No, not me.
Although I really am feeling my age a little more every day, I am referring to this business of acknowledging the death of someone I knew. Damn, I'm not THAT old!
Last Tuesday the father of one of my dearest friends passed away. He was another hometown hero, but of a different sort. I wrote about Don Cardwell in my last post, who was a major league pitcher for about 13 years.
Bob Estes was not known on the national stage like Don, but he was beloved in this town. Bob anchored the local AM news station WSJS for many years. He started at the station in 1941, and stayed there until his retirement in 1979. During that tenure, he also spent 11 years as a TV personality, anchoring the WSJS Evening News at 6 and 11. When WSJS sold the TV branch, Bob stayed with the radio company, and residents of this area never tired of his eloquent voice.
I met his son Chris through my wife in the mid-70's. Like most teenagers, I didn't listen to the old AM news station much on my own, but I worked with a man who listened to nothing but WSJS. I actually came to enjoy the local personalities on the station, especially since their arrival on-air meant that damn Limbaugh guy's show was finally over. I knew Chris for some time before I finally made the connection between him and the Estes that I heard on the radio almost every day. Later I was fortunate enough to get to know Chris' dad a little better and occasionally did some work around their home.
Bob was the quintessential gentleman. He loved poetry, and to hear him recite was a privelage.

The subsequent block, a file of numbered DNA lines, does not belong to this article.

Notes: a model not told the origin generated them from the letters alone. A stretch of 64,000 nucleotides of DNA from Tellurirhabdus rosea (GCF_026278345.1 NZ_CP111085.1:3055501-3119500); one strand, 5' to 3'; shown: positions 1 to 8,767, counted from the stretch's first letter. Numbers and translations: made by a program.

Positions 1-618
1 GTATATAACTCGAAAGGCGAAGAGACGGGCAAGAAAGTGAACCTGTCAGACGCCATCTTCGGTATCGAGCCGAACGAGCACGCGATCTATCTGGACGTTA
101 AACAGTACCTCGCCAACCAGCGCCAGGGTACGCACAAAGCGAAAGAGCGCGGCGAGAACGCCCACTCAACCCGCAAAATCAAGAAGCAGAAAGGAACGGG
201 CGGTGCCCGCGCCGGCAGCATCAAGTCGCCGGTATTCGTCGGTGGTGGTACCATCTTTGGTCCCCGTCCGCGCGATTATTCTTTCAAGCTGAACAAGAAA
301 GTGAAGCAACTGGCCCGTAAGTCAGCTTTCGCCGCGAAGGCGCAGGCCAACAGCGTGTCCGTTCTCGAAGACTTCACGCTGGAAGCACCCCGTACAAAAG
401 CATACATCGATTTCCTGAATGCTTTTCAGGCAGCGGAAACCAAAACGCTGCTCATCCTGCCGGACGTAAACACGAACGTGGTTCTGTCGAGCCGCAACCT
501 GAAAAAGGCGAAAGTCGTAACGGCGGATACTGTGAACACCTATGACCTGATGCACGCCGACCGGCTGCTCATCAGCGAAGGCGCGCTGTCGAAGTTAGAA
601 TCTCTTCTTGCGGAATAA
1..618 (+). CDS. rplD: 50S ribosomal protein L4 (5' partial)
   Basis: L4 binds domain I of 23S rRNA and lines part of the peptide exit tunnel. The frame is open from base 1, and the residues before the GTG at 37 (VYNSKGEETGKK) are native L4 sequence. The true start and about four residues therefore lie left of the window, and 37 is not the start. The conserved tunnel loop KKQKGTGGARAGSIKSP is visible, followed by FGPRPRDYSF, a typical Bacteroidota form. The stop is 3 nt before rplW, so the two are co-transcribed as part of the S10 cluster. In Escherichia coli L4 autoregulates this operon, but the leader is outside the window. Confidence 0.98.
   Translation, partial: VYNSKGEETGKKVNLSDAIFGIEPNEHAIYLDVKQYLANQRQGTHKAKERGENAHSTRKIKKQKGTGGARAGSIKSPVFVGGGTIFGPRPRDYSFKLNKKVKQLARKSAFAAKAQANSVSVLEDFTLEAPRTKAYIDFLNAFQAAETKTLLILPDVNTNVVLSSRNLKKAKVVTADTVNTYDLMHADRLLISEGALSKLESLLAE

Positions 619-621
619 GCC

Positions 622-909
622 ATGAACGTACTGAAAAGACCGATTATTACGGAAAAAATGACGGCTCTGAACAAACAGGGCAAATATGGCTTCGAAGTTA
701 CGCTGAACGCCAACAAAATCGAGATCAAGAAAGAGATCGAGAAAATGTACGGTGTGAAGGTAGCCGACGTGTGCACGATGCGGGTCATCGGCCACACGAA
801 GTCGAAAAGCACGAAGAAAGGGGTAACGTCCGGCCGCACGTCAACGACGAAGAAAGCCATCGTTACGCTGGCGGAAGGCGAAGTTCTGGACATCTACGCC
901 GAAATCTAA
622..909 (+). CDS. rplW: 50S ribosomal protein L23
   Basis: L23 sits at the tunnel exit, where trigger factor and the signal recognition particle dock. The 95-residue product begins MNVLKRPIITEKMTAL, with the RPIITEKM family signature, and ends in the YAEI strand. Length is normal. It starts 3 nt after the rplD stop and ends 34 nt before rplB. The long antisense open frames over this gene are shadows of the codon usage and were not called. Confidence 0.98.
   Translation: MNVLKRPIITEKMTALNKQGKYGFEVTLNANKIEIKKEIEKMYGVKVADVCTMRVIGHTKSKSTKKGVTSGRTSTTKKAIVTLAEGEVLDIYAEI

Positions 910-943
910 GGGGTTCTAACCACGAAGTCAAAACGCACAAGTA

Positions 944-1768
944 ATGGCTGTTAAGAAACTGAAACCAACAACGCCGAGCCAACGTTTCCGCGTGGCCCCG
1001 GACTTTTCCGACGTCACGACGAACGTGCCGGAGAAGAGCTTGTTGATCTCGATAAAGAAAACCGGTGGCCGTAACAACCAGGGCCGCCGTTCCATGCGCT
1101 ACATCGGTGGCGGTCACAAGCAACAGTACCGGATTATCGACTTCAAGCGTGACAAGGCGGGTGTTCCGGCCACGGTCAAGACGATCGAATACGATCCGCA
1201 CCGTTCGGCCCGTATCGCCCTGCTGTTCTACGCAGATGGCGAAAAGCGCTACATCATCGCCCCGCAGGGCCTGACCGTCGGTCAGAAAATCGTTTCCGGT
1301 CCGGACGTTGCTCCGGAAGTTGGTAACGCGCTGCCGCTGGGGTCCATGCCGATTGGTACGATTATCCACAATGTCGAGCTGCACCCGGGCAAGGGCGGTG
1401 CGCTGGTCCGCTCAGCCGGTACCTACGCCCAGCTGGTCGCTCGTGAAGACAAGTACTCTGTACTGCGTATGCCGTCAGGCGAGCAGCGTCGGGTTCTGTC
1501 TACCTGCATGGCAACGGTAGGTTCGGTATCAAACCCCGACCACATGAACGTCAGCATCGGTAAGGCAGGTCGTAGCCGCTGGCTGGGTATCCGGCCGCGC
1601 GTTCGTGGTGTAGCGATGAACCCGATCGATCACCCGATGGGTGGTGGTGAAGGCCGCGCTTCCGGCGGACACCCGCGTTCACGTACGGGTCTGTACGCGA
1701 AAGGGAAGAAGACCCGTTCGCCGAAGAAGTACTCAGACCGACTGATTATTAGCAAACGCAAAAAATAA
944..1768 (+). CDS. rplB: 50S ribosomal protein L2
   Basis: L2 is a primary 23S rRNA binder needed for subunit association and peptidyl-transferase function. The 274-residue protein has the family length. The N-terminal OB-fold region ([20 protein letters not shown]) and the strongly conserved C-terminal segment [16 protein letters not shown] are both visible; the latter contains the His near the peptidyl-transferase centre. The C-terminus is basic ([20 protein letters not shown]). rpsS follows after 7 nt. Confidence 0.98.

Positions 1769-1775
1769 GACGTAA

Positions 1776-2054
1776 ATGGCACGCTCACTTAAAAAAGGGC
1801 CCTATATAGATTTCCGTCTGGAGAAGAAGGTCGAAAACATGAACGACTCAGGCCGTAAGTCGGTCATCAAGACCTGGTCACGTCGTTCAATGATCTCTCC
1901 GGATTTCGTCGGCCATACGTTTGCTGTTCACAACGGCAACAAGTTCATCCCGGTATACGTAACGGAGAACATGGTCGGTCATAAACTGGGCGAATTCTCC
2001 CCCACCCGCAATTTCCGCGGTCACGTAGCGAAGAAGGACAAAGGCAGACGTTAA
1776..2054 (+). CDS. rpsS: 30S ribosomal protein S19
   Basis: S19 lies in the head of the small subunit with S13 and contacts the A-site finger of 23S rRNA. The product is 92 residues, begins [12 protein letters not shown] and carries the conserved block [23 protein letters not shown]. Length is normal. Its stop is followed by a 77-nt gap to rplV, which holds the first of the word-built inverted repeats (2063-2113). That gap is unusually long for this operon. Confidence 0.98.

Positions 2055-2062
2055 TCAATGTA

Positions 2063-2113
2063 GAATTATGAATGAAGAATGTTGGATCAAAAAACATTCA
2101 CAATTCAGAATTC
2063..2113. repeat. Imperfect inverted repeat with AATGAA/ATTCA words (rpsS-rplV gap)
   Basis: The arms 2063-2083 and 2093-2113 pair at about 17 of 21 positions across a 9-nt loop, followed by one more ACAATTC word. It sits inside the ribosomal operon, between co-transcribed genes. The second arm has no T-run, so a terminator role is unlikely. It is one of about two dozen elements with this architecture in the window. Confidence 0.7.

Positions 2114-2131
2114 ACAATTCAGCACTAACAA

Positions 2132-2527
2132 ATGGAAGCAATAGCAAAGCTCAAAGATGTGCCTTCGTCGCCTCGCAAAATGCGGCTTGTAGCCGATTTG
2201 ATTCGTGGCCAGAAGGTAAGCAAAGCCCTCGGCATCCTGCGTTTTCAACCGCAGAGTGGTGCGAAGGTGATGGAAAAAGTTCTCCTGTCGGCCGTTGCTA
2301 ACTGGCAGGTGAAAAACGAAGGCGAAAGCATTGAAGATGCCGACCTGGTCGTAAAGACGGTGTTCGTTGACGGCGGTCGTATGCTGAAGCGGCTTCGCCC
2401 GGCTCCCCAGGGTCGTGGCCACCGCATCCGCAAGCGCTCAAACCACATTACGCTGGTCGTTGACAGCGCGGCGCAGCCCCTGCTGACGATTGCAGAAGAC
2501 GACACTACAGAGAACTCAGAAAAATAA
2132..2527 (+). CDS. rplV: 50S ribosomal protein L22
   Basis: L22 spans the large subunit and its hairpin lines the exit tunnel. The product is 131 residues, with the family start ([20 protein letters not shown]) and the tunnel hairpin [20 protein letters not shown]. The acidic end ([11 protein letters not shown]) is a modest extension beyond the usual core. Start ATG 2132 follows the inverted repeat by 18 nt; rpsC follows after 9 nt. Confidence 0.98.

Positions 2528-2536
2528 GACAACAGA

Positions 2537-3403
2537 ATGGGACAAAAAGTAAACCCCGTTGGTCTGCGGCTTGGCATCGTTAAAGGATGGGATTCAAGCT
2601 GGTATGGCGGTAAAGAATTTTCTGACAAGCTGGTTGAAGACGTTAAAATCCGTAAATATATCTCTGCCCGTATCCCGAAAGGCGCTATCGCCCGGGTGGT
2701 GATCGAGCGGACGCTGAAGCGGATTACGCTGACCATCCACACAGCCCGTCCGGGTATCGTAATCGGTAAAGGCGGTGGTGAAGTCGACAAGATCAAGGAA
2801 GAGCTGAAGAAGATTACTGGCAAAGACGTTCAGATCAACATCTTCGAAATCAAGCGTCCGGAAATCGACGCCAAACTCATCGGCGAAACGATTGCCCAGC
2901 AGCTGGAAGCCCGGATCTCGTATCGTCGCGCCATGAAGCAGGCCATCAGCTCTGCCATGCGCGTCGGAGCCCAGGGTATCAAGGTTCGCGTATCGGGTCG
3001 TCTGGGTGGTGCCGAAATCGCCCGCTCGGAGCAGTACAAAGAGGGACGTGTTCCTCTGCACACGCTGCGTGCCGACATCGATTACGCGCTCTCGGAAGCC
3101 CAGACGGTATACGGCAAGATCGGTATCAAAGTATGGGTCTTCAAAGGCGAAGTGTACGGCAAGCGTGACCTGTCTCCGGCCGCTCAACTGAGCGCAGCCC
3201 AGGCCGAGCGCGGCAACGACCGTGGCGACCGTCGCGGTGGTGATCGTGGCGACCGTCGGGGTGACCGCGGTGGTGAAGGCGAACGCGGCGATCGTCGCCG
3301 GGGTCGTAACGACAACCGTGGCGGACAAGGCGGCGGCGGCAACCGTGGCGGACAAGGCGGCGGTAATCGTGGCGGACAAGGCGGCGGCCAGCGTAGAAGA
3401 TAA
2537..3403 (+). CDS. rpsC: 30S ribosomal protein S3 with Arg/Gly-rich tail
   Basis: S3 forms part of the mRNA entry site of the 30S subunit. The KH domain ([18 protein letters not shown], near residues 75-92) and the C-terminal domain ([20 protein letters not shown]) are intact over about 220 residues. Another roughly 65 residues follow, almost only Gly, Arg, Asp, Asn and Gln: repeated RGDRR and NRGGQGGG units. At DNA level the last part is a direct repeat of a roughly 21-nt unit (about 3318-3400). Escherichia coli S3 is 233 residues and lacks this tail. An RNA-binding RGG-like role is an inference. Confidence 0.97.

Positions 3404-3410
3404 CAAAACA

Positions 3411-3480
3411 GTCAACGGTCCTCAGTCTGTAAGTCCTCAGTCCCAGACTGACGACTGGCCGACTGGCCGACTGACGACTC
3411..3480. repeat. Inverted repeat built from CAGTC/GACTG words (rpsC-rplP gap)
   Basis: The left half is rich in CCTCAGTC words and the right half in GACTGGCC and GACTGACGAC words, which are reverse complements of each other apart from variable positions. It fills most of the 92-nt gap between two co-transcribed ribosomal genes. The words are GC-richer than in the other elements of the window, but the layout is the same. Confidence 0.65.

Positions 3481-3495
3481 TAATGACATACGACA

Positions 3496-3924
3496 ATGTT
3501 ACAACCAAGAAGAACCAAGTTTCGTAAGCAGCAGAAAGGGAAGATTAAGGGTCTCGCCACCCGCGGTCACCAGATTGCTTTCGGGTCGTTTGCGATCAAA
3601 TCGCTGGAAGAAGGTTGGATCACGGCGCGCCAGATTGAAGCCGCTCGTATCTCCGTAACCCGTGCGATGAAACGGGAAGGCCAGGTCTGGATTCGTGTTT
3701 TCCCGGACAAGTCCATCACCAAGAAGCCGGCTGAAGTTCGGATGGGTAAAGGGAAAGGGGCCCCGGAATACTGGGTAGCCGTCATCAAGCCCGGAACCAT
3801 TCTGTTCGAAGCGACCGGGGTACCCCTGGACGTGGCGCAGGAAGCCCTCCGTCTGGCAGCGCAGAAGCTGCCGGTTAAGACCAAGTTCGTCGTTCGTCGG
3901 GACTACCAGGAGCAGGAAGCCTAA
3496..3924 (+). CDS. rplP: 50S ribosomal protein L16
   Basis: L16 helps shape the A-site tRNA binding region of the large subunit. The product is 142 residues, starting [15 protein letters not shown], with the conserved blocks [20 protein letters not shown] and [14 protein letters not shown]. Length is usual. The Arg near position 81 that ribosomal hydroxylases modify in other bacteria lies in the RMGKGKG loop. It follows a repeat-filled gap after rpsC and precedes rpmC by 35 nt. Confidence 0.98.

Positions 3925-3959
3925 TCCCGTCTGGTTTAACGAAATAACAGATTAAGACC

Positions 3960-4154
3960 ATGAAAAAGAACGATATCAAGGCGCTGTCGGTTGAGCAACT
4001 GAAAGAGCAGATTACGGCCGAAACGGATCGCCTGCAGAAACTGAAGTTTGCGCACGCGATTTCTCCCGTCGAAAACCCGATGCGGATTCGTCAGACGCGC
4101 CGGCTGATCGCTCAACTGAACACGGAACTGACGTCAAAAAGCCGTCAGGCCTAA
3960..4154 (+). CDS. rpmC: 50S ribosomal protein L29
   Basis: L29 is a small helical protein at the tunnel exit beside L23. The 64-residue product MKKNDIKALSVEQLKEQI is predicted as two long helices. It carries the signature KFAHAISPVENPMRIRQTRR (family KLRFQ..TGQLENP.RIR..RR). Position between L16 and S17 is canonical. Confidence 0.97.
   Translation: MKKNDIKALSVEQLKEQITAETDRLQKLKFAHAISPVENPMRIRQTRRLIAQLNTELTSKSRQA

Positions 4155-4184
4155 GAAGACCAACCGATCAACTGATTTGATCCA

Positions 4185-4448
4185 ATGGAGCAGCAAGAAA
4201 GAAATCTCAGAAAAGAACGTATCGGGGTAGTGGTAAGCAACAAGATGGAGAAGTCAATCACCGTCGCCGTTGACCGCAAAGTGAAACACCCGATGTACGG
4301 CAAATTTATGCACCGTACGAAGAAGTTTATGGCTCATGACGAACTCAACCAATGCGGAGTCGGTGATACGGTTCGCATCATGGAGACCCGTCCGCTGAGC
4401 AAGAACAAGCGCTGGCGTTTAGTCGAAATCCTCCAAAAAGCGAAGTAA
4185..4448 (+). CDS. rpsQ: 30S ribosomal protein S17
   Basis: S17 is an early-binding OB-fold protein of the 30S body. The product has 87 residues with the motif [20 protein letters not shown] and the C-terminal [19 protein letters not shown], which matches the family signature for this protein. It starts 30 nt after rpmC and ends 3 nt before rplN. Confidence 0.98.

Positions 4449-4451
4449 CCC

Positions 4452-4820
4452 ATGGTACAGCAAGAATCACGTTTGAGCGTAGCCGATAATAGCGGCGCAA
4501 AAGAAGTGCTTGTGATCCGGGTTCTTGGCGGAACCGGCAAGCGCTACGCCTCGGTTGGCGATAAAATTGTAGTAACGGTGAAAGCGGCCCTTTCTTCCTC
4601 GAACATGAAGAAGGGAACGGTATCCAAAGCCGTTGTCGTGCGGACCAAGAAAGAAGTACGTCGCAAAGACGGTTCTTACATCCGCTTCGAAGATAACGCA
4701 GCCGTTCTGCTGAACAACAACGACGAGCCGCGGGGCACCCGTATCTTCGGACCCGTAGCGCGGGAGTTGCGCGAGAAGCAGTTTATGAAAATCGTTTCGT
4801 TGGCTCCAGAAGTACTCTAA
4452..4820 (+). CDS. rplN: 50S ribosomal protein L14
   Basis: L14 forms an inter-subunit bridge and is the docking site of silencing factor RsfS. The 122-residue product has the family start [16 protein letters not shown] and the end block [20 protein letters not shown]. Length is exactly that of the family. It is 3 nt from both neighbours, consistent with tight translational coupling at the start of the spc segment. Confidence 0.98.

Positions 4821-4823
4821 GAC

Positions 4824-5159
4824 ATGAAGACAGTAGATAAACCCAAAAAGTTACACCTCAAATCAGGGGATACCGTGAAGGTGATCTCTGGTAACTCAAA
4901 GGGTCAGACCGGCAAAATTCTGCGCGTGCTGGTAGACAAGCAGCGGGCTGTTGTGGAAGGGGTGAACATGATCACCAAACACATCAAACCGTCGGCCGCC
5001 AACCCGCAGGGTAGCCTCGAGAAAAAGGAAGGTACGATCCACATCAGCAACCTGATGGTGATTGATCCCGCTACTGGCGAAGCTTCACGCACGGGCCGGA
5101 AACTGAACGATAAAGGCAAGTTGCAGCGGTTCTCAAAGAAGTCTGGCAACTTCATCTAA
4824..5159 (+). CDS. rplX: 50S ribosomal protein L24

He was able to recite Gerard Manley Hopkins' "The Wreck of The Deutschland" in it's entirety even at 93.
This past fall Bob lost his wife of 68 years, Carol. I can only imagine how tough it must be for my friend Chris to lose his father so soon after saying goodbye to his mother. I attended Carol's funeral. During the service, mention was made of her gift of writing poetry. They played a recording of Bob reciting one of Carol's poems. It was incredibly moving. By the sound of Bob's voice, I assumed the recording had been made years before. After all he was 93 now. His voice was so strong, so vibrant, so powerful, reading the writing of his nearly life-long partner. While talking to Chris and the family after the service I found out the recording had been made the day before. What a gift, to have a voice like that! He had apparently considered doing the recital live at the service, but he was a perfectionist, and he was afraid he would get too emotional to do it properly.
His voice was his art.
Bob Estes was a gentleman's gentleman, he will be missed.